A central benefit to using the System 800xA architecture is that once all data and information are plugged into the architecture, a relatively simple, browser-based thin client can be used to seamlessly retrieve and display data from the control system itself as well as any connected third-party systems. Displays are available inside or outside of the plant facility, as long as a secure connection to the plant network exists.

In the case of ABB's System 800xA, this cpmPlus Smart Client provides intelligent data access and viewing functions to assist all levels of personnel in making quick, informed decisions to improve overall plant performance. Among the configurable dashboards that can be easily deployed are trending and statistical process control charts, alarm and event notifications, and even an Excel interface for exporting plant data.

And while collaborative information sharing has broad-ranging benefits that carry into every corner of a process plant's performance, a closer look at the power of integration along two specific dimensions helps to illustrate integration's true potential: the integration of process automation with process safety and with electrical power systems.

Safety Integration Features Flexibility

On the safety front, an integrated approach to safety and control is yielding more cost effective safety instrumented system (SIS) implementations while simultaneously delivering operational benefits. ABB's System 800xA architecture offers the flexibility of hosting both safety and process critical control applications in the same controller or on separate hardware if desired.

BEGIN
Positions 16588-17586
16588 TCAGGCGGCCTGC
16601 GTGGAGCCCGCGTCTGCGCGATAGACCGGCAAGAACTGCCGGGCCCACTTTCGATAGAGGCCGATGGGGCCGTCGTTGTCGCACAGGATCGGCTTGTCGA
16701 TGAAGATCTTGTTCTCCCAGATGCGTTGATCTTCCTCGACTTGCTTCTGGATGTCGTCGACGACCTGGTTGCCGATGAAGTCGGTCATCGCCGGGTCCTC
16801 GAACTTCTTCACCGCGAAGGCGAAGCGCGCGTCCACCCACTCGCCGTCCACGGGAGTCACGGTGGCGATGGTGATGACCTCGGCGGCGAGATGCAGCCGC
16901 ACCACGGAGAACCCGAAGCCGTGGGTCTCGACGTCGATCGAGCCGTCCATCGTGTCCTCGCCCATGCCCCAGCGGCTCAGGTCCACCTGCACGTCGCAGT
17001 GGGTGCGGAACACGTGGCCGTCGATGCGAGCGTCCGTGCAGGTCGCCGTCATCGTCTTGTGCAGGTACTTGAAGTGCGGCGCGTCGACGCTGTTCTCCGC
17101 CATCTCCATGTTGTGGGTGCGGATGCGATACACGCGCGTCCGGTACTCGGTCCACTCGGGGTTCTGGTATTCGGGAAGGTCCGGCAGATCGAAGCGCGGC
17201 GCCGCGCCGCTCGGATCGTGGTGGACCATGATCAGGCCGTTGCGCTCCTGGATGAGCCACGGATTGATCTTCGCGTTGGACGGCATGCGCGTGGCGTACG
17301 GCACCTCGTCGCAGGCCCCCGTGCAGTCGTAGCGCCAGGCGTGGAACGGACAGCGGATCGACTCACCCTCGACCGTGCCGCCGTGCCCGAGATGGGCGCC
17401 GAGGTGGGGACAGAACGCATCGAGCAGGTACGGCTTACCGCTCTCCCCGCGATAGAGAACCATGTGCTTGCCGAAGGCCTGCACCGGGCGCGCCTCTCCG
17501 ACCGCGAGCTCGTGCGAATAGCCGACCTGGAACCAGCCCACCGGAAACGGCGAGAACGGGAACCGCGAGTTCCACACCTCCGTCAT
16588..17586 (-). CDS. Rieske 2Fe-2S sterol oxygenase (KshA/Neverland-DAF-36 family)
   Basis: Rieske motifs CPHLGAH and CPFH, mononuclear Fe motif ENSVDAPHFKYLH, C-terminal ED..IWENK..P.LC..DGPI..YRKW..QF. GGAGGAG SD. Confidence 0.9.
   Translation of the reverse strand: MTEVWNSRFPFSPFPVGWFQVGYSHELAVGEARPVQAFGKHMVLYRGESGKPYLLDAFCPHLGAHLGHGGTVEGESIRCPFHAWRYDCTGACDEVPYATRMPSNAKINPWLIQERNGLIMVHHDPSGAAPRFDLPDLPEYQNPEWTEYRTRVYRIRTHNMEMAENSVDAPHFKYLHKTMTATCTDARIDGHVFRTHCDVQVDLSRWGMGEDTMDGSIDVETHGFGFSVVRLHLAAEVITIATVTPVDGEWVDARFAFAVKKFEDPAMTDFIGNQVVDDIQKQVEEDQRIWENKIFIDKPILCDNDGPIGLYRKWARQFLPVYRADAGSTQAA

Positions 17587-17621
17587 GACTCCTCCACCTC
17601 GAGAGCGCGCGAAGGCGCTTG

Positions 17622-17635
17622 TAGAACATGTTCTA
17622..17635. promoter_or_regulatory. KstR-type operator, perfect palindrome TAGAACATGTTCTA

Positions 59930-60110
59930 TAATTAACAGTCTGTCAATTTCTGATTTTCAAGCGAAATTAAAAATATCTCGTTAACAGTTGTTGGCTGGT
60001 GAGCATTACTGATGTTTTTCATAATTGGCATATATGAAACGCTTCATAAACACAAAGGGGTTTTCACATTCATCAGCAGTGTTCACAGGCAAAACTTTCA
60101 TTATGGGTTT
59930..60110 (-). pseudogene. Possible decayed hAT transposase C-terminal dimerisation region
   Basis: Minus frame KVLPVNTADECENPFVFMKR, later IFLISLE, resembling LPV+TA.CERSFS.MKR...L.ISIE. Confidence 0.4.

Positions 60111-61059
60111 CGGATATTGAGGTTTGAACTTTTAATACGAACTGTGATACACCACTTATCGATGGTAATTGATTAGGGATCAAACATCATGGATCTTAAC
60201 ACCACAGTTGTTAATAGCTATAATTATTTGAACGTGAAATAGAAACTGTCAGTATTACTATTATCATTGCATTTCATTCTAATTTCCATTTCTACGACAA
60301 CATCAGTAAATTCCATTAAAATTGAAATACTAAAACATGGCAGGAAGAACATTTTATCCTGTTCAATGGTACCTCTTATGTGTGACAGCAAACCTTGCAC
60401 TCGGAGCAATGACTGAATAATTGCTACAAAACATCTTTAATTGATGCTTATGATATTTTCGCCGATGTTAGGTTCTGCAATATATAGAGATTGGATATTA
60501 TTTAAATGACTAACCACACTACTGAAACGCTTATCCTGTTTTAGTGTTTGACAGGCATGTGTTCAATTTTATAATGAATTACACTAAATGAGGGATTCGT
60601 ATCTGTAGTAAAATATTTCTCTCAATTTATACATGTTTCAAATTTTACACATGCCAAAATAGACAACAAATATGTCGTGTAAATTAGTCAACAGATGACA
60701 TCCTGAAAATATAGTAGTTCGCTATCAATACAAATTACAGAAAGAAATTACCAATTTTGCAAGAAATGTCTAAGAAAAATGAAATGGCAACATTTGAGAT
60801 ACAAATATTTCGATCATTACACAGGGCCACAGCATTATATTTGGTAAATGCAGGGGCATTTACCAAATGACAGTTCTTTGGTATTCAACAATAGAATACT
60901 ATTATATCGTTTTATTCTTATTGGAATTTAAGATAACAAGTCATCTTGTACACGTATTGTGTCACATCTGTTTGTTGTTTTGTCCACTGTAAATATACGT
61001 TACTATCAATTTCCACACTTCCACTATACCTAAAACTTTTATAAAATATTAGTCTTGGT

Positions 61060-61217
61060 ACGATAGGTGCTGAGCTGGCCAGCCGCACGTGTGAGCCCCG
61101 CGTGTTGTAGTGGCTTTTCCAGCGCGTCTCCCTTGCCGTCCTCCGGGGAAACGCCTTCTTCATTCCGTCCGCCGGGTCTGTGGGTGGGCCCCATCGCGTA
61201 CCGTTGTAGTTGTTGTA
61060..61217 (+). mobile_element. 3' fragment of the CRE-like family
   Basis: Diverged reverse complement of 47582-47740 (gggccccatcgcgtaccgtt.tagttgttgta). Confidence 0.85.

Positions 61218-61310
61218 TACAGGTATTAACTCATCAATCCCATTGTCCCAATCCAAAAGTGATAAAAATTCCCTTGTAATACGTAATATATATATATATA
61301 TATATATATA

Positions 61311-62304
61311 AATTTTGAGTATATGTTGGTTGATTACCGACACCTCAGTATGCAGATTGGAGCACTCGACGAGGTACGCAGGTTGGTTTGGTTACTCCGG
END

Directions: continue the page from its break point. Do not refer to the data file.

Either way, the user still gains many of the same integration benefits, including common operator interface and engineering tools, plant-wide sequence-of-events (SOE) lists for consolidated root cause analysis, as well as centralized historian and data archiving. A common, integrated platform also has the advantage of requiring fewer spare parts, less training and provides a comprehensive, integrated platform for asset management.

"Common safety and automation tools, such as for SOE or alarm management, reduce time to decision and action, while improving plant operations," says Luis Duran, safety business development manager for control systems in ABB's process automation division. "They reduce risk more quickly and allow safe start-up after shutdown because root causes can be quickly identified."

"Similarly," Duran continues, "having a common HMI increases operator familiarity with systems, and this reduces training needed. Seamless integration on all levels reduces complexity and simplifies system design, spare parts and maintenance procedures. Having one engineering environment reduces the engineering required, and this enables simplified application programming, upgrades and modifications to be managed through that one engineering environment. Also, having one supplier means users only need one support organization and lets them have a common life-cycle policy."